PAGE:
Their Glass Isn’t Even HALF Full

You know, sometimes I’m shocked and amazed at the number of people who read this blog every day.  Each morning I check the stats and each day I expect to see a big zero, but it never happens.  In fact the numbers keep getting bigger.  For that I have to say a big thank you!  But I still wonder sometimes what’s the attraction?

But then I see something that causes me an "ah ha!" moment.  The focus of Mine Your Own Business is you, the independent retailer.  Our target audience is our Tacony customers, but anyone is welcome.  We always try to focus on the positive.  Of course there’s negative news out there, but you can get that in any number of places.  You’re not going to get it here.

A case in point.  As I was going through the flock of email items I get every day, one caught my eye this morning.  The headline said that on-line shoppers set a new spending record on "Cyber Monday", the Monday after "Black Friday".  Alright, that’s a good thing!  People are spending money.  In fact, all retail sales looked pretty good over the weekend.

But when I opened the email I saw what Paul Harvey would call the rest of the story.  According to the writer, "Cyber Monday" was a fluke.  It doesn’t mean people are spending more money.  It just means that people spent it all on one day.  Expect the rest of the Christmas season to be bad.

I wonder what it is that makes reporters, both print and broadcast, think that it’s their job to stifle the economy.  What is it that compels them to find a cloud behind every silver lining?  Talk about glass half-empty thinking.  Their glass isn’t half full or half empty.  It’s completely empty!  I know you’ve heard the story about the little boy who got all excited when he saw the pile of manure because he knew it meant there was a pony around somewhere.  These guys (and gals) see a pony and immediately expect to step in something. 

Don’t their salaries come from advertising and don’t businesses spend more on advertising when business is good?  So why the constant doom and gloom?  I don’t get it.

Here’s the thing.  We’re less than a month away from Christmas.  Chanukah starts just a week from today.   People are spending money on the things that we sell.  Whether the next thirty days are spectacular, average, or terrible has a lot more to do with our attitudes and the things that we do than it has to do with the economy.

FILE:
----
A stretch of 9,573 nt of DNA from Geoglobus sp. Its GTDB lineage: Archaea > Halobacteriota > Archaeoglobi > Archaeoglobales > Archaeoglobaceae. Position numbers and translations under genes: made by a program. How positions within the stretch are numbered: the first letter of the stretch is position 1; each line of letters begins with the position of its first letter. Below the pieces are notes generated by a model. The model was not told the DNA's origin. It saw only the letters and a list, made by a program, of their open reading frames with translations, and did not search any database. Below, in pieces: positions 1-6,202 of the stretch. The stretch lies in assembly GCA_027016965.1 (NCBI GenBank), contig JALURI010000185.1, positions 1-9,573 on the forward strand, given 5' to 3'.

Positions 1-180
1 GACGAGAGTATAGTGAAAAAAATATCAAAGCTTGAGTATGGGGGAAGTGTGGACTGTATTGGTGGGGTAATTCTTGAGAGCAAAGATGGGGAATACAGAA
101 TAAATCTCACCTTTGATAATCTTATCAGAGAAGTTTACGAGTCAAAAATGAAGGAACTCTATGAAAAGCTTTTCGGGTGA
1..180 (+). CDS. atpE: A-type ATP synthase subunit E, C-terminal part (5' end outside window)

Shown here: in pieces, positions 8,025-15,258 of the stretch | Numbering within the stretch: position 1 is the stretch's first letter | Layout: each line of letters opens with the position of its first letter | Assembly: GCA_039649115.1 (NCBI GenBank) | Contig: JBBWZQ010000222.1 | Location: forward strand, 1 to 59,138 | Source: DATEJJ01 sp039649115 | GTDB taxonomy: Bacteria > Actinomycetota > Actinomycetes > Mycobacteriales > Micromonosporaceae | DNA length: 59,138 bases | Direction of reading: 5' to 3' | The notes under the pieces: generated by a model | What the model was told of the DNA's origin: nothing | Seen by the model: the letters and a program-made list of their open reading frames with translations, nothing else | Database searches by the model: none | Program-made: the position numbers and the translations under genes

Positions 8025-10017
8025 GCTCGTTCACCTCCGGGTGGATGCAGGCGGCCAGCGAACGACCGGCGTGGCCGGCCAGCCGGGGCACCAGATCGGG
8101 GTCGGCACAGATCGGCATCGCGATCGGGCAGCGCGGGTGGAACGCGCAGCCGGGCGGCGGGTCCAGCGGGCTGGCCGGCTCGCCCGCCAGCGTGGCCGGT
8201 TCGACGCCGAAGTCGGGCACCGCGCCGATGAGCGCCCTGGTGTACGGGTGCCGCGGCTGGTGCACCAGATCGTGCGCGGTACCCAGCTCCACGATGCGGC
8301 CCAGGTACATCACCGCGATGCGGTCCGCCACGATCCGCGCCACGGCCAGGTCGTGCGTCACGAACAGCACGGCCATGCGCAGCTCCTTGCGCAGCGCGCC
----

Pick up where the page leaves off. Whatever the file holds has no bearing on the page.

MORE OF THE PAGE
So, as they said in the sixties, "Keep the faith, baby."  My suggestion is to stay away from the newspaper for the next few weeks.  Keep your attitude up.  Convince yourself that every person who walks through your door is going to buy something.  Then make sure that they do. 

Keep your people pumped up.  Do your best to catch them doing something right.  Play cheerful Christmas music in the store.  Make every day just a little more fun than the day before for your customers, your staff, and yourself.

Starting today!

One Response

  1. You are so right Mike. This holiday is all about attitude and execution. While I’m concerned with the higher market share discounters got this past Black Friday, there is still a lot of opportunities for the independents.

    I believe that managers/owners/executives need to be realistic about the challenges before us but optimistic that their store or stores can still succeed this holiday. But optimism is just useless fluff if they aren’t realistic about their store or stores ability to do what it takes to make sales this year. Hope or optimism doesn’t make your sales numbers. . . . your staff’s ability to execute the right strategy does.

    My mantra for Holiday 2007 is either sell it cheap or sell it better. There’s nothing in-between. Keep up the great posts!

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